D.C. City Council hears testimony on controversial train tunnel expansion
WASHINGTON (WJLA) – Plans to expand a major rail tunnel in Southeast Washington continue to face fierce opposition.
The tunnel runs along Virginia Avenue, between Second and 11th streets.
Delores Rhodes is an outspoken advocate for her neighborhood near the tunnel. It is a neighborhood divided by the plans to widen the Virginia Avenue train tunnel.
"CSX sayin’ that they will minimize this, they can't control the wind, so, they can't control the dust, they can't control the noise, they can't control the debris," Rhodes said.
On Tuesday, Rhodes and more than two dozen District residents gave testimony before the D.C. City Council, denouncing the plan that would add an additional track and be large enough for a double-stacked train. The D.C. City Council convened an unusual summer hearing to listen to testimony on the CSX proposal.
"DDOT and CSX [have] been treating us with blatant disrespect by outright ignoring or brushing aside our concerns, with no facts or bad facts and now we know why,” said D.C. resident James McPhillips. “DDOT had no reason to take public concerns seriously when it had already decided to give CSX what it wanted.”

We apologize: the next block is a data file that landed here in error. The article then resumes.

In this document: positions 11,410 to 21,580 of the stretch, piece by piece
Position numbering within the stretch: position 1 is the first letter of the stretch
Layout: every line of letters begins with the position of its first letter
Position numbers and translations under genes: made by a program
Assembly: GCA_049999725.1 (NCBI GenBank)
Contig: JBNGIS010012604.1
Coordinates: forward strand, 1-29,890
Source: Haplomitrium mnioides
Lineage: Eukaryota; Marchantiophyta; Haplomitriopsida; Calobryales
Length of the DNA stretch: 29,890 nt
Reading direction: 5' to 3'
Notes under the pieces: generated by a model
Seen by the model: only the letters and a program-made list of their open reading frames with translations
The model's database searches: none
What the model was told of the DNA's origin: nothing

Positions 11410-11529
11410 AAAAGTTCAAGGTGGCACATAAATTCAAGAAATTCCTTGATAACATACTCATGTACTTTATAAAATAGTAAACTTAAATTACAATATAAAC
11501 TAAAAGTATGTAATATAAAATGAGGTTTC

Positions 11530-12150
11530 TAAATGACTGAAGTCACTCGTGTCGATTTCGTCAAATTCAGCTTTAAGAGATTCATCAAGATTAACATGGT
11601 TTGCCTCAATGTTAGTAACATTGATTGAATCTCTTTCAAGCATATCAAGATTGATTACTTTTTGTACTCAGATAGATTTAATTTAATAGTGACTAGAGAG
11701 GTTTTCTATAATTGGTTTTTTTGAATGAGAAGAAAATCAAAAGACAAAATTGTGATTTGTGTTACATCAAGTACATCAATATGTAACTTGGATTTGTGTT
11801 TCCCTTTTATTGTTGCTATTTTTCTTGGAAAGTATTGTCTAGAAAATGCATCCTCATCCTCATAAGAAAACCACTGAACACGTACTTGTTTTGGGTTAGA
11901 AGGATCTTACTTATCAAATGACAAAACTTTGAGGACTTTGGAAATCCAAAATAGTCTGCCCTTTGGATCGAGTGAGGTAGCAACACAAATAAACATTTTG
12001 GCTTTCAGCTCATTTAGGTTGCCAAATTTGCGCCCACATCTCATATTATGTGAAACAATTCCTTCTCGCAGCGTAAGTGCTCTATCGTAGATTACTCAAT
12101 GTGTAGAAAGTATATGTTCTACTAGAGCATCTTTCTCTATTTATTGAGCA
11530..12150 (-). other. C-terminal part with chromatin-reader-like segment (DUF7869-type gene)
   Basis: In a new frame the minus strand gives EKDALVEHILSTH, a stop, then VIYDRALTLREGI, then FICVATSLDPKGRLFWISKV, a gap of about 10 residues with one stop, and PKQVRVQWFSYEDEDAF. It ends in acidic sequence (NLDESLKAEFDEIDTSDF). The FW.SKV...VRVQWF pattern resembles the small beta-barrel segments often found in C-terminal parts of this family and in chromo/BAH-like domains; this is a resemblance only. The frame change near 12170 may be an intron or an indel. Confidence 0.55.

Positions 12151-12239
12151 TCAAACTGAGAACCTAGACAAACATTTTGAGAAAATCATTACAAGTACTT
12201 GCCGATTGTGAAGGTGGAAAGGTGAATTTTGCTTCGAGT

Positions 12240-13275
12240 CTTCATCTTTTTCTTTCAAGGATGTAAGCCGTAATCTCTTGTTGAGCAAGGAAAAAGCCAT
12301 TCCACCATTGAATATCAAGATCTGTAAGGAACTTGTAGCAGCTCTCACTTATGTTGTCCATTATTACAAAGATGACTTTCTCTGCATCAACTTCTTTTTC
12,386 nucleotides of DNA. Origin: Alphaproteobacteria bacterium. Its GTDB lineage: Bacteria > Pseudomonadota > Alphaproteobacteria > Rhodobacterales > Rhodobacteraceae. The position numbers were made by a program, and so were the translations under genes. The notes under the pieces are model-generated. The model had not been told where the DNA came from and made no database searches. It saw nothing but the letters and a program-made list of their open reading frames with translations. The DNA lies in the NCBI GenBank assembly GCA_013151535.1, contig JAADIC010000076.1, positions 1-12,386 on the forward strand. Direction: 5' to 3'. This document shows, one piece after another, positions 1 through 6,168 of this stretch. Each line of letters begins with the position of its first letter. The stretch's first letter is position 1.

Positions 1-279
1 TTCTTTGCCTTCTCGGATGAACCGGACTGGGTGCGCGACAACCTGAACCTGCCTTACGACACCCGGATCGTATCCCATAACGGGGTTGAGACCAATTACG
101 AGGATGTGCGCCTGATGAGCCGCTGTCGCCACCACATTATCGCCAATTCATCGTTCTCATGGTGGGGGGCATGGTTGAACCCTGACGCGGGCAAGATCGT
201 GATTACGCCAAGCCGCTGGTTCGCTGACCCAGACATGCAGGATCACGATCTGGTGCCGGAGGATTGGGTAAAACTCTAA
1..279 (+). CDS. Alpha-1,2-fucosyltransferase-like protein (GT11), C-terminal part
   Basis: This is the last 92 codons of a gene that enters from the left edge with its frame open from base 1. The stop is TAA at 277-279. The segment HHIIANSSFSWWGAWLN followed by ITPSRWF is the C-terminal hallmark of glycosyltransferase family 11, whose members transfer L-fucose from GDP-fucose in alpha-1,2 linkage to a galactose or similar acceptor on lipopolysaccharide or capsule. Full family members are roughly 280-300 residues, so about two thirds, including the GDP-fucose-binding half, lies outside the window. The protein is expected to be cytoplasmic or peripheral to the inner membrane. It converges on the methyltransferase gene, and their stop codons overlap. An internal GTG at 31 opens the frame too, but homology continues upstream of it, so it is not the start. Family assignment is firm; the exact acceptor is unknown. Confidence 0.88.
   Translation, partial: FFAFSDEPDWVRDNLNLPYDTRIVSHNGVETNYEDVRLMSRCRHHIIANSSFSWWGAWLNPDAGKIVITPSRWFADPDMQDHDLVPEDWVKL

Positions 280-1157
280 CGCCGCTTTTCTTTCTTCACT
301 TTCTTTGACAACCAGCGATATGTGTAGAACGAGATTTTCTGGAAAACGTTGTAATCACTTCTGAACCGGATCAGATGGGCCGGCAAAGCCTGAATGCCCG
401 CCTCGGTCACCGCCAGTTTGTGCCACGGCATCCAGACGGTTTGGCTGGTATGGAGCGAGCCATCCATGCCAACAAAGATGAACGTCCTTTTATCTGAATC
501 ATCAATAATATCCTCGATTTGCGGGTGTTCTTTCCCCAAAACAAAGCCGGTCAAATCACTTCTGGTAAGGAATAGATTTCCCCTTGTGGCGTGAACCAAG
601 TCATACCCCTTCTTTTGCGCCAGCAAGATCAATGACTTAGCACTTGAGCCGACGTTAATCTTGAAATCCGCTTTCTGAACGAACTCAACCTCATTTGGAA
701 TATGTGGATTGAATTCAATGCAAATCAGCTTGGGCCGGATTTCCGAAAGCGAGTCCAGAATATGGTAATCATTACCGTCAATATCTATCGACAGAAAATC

CSX said the permit would be terminated if the federal government scraps the plans. DDOT had no comment about the day's testimony.
In the past, CSX said the Virginia Avenue tunnel was old and might collapse. In June, an environmental impact statement revealed that the tunnel was not in danger of collapsing. However, CSX says now is the time to act.
"Waiting is wrong for several reasons. First, consistent findings from more than 10 previous Amtrak and government studies call for the tunnel to be expanded. Second, this tunnel ages every day while the surrounding community continues to attract new residents. So any construction at a later time would inconvenience more residents - not fewer," said a testimony script from Louis E. Renjel Jr., the vice president of Strategic Infrastructure Investment for CSX Transportation.
"If it's inevitable then we will have a larger economic impact, and impact more people,” said D.C. City Councilmember Tommy Wells. “If it's not inevitable, we need to understand what that means.”
Residents say there is time to wait, even for the inevitable.
"The best outcome would be if they scrapped the old environmental study, and they start over and they do the process right this time, in a fair way that incorporates community input," said D.C. resident Natalie Skidmore.
The Federal Highway Administration is expected to give a decision after Sept. 15. CSX says construction could take anywhere from 2.5 to 3.5 years.